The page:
Let our experience be your guide


Let our experience be your guide

Preserving your tax appeal rights

Cooperating with revenue officials improves your chances of fair treatment, while proving force majeure is very difficult

If you face a challenge from tax authorities, remember that the law can protect only those who cooperate with the taxman during the audit process. This applies in all but a few exceptional cases where people can prove they are unable to cooperate in good faith because of circumstances beyond their control.

When an individual or corporate taxpayer fails to file a return, or files a return but an error is suspected, an assessment official can issue a summons to the taxpayer to answer inquiries, and to supply additional documents and evidence, within seven days of receiving the summons.

In cases where a tax return has been filed, a summons can be issued within two years from the filing date. The director-general of the Revenue Department can approve an extension to five years if tax avoidance is suspected, or if a tax refund is at issue. If the taxpayer does not file a return at all, a summons could be issued at any time within 10 years from the filing deadline for the tax year in question.

If an individual taxpayer fails to comply with a summons — not showing up to be questioned, not answering questions or not producing the requested documents — officials can issue an assessment letter, negating the taxpayer’s right to appeal to either the tax appeal committee or the tax court.

The penalties for uncooperative corporate taxpayers can be very severe financially. Section 71(1) of the Revenue Code authorises officials to assess income tax at 5% of gross revenue — instead of the normal rate of 20% of net profit.

What if the taxpayer cannot comply with a summons because of external causes? The courts tend to favour the taxpayer if they find “justifiable grounds”, and the taxpayer will not lose the right to appeal.

Nevertheless, precedent cases indicate that “justifiable grounds” must be equal, or almost equal to, force majeure or an “act of god”. In the absence of compelling proof to justify failure to cooperate with a summons, the court is likely to dismiss the taxpayer’s case.

In one case, a taxpayer claimed the required documents had been damaged by termites. In another, a taxpayer submitted a police report saying the documents had been lost but the report did not specifically identify the documents. In both cases the court ruled in favour of the Revenue Department.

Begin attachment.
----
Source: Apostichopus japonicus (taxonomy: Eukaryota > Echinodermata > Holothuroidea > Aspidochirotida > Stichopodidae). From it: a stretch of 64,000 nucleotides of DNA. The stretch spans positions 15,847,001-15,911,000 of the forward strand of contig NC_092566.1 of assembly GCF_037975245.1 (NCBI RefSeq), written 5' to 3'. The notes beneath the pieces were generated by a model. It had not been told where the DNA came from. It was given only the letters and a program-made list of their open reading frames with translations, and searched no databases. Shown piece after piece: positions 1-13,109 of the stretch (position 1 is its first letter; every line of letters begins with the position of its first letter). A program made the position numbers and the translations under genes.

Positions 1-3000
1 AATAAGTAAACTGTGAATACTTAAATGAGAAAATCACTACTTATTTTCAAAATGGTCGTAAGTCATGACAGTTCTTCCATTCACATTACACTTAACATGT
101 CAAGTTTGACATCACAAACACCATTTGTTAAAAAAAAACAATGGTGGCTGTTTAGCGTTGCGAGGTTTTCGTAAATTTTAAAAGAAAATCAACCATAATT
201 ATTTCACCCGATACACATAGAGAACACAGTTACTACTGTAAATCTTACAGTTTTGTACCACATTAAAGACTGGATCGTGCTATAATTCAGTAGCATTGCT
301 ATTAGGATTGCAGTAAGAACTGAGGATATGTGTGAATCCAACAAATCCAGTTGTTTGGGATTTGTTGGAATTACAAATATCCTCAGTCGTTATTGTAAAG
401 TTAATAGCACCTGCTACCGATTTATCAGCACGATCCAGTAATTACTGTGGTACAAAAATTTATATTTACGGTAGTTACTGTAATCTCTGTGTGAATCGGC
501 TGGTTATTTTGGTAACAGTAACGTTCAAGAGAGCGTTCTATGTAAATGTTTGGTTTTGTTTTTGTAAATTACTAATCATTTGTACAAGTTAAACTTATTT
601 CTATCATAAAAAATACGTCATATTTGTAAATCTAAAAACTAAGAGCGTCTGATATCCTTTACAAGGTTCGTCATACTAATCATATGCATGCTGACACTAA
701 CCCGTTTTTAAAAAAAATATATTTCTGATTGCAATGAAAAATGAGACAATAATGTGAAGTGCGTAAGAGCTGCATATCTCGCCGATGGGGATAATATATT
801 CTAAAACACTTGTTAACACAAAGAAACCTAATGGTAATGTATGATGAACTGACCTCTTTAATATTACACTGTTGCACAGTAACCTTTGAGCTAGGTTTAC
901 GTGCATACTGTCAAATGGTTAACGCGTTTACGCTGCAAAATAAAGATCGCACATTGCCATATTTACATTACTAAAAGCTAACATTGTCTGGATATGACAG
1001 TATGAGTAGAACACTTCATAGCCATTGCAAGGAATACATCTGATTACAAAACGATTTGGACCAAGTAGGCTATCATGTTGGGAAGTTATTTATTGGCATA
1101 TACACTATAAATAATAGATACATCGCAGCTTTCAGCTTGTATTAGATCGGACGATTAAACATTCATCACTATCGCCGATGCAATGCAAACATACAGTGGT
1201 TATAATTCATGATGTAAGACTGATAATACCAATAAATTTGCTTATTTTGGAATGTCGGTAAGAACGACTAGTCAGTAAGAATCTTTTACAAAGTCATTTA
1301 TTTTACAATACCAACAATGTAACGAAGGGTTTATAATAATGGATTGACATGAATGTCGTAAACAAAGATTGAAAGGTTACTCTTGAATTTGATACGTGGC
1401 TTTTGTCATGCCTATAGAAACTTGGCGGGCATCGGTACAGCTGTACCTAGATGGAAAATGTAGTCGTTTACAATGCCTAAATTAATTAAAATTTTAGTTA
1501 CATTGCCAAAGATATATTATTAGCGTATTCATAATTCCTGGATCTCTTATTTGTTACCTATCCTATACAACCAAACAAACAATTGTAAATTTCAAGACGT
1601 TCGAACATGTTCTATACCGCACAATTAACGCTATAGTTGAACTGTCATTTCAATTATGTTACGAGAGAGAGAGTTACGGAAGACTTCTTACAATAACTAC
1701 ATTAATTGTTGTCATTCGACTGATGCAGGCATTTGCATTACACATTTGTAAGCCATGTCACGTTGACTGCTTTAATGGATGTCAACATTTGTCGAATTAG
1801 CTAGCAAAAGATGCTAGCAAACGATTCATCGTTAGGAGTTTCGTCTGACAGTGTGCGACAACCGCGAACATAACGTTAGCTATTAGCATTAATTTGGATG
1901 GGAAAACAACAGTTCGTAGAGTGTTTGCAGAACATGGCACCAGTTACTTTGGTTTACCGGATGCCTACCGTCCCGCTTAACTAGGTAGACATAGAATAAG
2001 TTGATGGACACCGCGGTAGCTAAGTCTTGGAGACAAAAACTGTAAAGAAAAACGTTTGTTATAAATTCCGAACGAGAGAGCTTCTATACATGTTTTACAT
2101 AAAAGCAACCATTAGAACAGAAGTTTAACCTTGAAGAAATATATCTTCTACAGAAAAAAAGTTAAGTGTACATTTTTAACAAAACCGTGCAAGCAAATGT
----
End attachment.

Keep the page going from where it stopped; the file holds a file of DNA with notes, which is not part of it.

Even an act of god might not be accepted if the damage is caused by the taxpayer’s own action or non-compliance with other legal requirements. For example, a limited partnership lost its financial and accounting documents in a fire at the warehouse where they were stored. But the law requires such businesses to keep those documents at their place of business, unless they receive permission to move them from the Revenue Department director-general or the accounting chief inspector. This company, the court noted, had no such permission. Clearly, compliance with all legal requirements for record-keeping is a prerequisite in any tax case.

So what constitutes an act of god under Thai tax law? In some rare cases, political events will qualify.

After the violent anti-military uprising of October 1973, key figures in the regime of the day were forced to leave the country, among them Mr A and his family. Later on, a revenue official issued a summons for Mr A to give a statement in his income tax investigation.

Of course, Mr A was unable to participate in the meeting, nor was he able to submit the required documents. The tax assessment notice was subsequently issued to Mr A and his appeal to the tax appeal committee was denied. He brought the case to the court as the last line of defence of his rights.

The Revenue Department asserted that because Mr A did not have the right to appeal against the assessment to the tax appeal committee under sections 21 and 25 of the Revenue Code, his right to appeal to the court was also prohibited.

The court took a different view. It said: “The provision of sections 21 and 25 of the Revenue Code were not so definite as to prohibit the taxpayer from appealing the assessment in all cases where they failed to cooperate with the summons, but such prohibition could apply only where there were no justifiable grounds for non-cooperation.

“Due to the political situation at the time, Mr A was not allowed to enter Thailand in order to avoid public disorder, rendering him unable to cooperate with the tax audit procedure according to the summons. Also, as Mr A did appeal against the tax assessment and filed the case to the court within the legal deadlines, he had justifiable grounds for failure to cooperate with the summons, and still had the right to file the case to the court.”

Based on this fundamental finding, for taxpayers to protect their tax appeal rights, it is necessary to comply with the requirements as specified in a summons during the tax audit process, unless they can come up with very clear proof of justifiable grounds for non-cooperation.

This article was published in NEWSPAPER SECTION: BUSINESS of Bangkok Post dated

7 Feb 2018

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